Dr. Patricia Riley and members of the ARNGC research team are currently working on a meta-analysis of published research findings related to globalization. This project has grown out of the ARNGC goal of establishing a comprehensive library of published scholarly material on globalization and communication – across a wide variety of academic disciplines and perspectives.
Initial findings from this research will be presented at the International Commumication Association conference in New York City on May 30, 2005. The abstract to this presentation is posted here:
Questioning the Dialogue: Is Communication Research Foundational to a Theory of Globalization?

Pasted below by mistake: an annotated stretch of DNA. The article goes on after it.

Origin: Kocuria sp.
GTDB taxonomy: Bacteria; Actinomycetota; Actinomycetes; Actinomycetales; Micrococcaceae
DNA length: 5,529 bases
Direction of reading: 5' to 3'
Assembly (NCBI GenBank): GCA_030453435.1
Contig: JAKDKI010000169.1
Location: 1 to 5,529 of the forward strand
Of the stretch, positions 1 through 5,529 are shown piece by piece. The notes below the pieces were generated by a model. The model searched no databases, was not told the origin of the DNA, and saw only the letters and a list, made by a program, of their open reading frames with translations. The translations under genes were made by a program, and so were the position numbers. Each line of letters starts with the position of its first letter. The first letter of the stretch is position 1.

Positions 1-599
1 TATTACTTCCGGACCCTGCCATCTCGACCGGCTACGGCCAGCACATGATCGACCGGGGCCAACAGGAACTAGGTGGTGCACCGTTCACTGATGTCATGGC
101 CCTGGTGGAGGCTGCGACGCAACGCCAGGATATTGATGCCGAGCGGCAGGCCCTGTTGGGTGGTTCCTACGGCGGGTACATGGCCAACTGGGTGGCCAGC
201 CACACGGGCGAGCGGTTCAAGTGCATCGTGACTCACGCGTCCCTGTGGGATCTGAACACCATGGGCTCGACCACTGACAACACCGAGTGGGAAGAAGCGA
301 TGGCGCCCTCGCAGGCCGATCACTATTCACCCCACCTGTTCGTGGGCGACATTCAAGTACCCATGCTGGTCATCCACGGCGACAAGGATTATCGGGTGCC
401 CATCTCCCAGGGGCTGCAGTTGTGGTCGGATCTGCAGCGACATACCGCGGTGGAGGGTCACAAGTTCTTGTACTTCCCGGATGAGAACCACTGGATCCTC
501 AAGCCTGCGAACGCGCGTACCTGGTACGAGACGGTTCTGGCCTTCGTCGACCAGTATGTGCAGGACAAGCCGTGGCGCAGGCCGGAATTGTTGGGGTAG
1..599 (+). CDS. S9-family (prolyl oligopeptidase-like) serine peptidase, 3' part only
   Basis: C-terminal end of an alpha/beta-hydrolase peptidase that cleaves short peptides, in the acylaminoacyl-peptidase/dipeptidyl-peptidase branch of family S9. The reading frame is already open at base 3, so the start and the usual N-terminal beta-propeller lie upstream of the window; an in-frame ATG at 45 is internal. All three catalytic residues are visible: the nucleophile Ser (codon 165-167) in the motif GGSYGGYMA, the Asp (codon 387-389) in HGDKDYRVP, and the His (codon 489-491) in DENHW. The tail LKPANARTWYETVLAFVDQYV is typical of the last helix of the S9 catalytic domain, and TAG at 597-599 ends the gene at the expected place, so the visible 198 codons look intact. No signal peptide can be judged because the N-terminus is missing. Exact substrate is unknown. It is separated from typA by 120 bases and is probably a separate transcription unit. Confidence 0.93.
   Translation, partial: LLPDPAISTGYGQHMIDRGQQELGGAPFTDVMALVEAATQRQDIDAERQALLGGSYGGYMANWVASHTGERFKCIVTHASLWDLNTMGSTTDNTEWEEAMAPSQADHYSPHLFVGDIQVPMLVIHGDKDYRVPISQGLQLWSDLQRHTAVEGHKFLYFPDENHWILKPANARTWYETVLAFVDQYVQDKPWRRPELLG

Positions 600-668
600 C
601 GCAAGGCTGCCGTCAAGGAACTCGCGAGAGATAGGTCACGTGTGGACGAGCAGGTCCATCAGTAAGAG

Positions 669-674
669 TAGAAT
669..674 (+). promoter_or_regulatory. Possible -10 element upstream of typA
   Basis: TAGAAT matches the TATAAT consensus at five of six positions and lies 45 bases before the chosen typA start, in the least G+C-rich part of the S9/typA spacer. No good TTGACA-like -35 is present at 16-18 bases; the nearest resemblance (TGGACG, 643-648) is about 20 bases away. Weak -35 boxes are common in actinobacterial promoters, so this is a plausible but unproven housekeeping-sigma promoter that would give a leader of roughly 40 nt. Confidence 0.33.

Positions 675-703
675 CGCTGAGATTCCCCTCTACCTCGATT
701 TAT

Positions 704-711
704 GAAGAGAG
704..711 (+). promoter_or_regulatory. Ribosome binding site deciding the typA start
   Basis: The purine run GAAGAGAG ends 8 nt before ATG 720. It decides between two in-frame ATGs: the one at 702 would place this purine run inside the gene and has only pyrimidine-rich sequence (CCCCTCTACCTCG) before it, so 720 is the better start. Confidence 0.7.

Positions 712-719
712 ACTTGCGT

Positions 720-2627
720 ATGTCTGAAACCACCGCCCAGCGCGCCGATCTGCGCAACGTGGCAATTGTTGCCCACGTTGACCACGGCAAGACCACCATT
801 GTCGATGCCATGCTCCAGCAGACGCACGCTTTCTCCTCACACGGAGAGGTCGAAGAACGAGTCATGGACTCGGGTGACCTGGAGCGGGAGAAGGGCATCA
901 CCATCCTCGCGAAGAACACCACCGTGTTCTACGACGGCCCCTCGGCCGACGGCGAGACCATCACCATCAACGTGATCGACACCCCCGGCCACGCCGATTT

Media globalization raises new questions for the study of international news flows. According to H. Denis Wu’s (1998) meta-analysis of existing studies of international news flows, the majority of research has focused on the impact of “gate-keeper” and “logistical” determinants of news flows. We offer that studies of globalization (Held & McGrew 1999; Castells, 2000; Appadurai, 1996) can compliment the current understanding of news flow determinants, by suggesting that we re-categorize studies to reflect existing theoretical views of media and economic globalization. We present an update to Wu’s meta-analysis of news flow studies by demonstrating how both gate-keeping and logistical news flow determinants reflect historical shifts in media globalization over time, concurrent with other indicators of globalization. We conclude by suggesting how future studies of news flow determinants can incorporate theoretical insights from globalization studies, such as how global media ownership, financial, and cultural networks structure the flow of news in a global media era.